• rogereolson

      Personally, I don’t like study Bibles. People too often use the notes as inspired or as crutches to avoid doing serious Bible study (e.g., in commentaries). The only one I use and recommend is the Oxford Annotated Bible (NRSV). The notes are not theological but clarifying of the text when there’s a textual issue.

  • Jeff Martin

    Sorry about that, I didn’t read your last paragraph as carefully as I should have. So let me redo it simply saying that Pentecostal churches should not be considered because of the inevitable problem every member faces when the majority of them never speak in tongues and feel guilty their whole life since apparently they do not have enough faith for the baptism of the Spirit. A horrible thing to do to people. Also any other denominations which have different levels of membership, relying on a modern business model of membership rather then emphasizing that each member is part of a body and cannot function without the other.

    • rogereolson

      I said I would only recommend Pentecostal denominations to Pentecostals or persons open to that. But, I also think most churches have levels of membership. For example, many churches (Pentecostal and non-Pentecostal) will only allow tithing members to hold church offices. Isn’t that having layers or levels of membership? I could name a number of other ways in which non-Pentecostal churches have levels of membership without officially stating such.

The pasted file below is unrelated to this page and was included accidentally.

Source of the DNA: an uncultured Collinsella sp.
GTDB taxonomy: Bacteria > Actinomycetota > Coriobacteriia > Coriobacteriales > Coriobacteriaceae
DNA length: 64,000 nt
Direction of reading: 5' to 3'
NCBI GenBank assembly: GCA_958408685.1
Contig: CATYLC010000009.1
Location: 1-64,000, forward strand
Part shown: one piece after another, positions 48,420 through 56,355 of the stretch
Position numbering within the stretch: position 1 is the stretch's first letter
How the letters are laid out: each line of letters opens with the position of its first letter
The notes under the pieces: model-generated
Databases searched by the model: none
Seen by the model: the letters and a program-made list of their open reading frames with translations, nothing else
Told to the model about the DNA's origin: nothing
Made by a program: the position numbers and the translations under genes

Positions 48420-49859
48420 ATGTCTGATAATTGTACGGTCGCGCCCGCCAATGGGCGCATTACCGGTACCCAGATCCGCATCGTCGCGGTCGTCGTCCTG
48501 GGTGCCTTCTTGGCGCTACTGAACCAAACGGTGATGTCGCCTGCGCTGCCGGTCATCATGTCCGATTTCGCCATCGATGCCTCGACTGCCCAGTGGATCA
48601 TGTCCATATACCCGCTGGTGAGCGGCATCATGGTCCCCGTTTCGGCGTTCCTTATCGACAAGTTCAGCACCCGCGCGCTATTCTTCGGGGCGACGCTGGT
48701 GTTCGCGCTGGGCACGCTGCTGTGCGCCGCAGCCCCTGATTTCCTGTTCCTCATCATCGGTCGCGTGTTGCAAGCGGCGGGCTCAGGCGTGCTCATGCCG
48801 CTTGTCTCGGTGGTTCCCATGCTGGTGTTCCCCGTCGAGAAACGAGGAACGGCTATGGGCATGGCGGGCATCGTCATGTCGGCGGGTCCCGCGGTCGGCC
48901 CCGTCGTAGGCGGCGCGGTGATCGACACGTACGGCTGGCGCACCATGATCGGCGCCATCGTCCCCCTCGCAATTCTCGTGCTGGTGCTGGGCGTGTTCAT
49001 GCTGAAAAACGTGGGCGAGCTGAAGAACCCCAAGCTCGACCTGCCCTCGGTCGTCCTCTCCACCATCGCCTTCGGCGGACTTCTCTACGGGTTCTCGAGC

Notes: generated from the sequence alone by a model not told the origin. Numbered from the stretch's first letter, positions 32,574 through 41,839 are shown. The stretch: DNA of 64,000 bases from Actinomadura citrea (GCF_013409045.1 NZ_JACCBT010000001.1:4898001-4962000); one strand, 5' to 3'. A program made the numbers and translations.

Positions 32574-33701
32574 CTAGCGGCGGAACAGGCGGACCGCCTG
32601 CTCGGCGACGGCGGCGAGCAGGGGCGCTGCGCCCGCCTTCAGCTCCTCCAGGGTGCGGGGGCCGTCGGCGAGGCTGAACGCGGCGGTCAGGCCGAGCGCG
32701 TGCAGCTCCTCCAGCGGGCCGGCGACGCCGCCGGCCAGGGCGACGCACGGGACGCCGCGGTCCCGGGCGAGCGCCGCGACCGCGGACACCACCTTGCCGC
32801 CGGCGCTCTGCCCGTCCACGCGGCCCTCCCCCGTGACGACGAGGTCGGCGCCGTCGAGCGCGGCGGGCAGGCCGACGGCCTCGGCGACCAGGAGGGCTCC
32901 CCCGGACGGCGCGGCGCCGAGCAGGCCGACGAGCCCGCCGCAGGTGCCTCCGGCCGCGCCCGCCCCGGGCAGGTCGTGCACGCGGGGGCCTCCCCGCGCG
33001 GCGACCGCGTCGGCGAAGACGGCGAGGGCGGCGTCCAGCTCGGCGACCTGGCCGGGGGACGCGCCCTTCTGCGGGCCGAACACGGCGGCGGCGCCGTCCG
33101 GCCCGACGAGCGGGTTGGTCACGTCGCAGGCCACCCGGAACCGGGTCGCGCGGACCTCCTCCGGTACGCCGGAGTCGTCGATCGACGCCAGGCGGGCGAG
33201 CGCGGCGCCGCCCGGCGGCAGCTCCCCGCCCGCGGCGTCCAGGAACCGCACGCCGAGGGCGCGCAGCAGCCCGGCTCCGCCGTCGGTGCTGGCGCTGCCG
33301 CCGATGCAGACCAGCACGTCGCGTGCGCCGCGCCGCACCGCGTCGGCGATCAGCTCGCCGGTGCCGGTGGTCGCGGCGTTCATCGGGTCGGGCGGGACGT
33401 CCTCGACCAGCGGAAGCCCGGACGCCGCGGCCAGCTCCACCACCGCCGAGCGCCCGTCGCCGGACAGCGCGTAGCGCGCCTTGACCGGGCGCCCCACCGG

• Phil Miller

      I think that in most Pentecostal churches the emphasis that was once placed on speaking in tongues as the initial evidence of Spirit baptism is greatly diminished. I grew up in the AoG, and my dad is still an AoG pastor, and I’ve noticed that it doesn’t get talked about nearly as much now. Granted I’m no longer in an AoG church, but I don’t hear it mentioned very much by people I know who are there. I do think they still have altar calls for Spirit baptism occasionally. Right now, though, I’m attending a Vineyard church, and, honestly the issue has never come up.

      Before that, I was a member an independent Pentecostal church that was a majority African American congregation, and again, it never really came up the whole time I was there. There weren’t altar calls for people to come and receive Spirit baptism like there was when I was growing up. Perhaps it happened at prayer services and the like, but it wasn’t nearly as huge a deal. All I’m saying is that there is diversity in Pentecostal churches as to how this issue is approached.

  • United Methodist elder here (I live in the Atlanta area). I totally get why you’re reluctant to name my denomination. I wouldn’t either, in general, although the extent to which UMC churches fit your criteria depend largely on geography. There are hopeful signs, though: We are becoming less “mainline,” much to the chagrin of my liberal colleagues. The parts of the church that are growing rapidly are in the southern hemisphere, and their voice at the denominational table is getting louder. They are strongly evangelical. My hope is that they’ll come to America and teach us how to be Methodists again.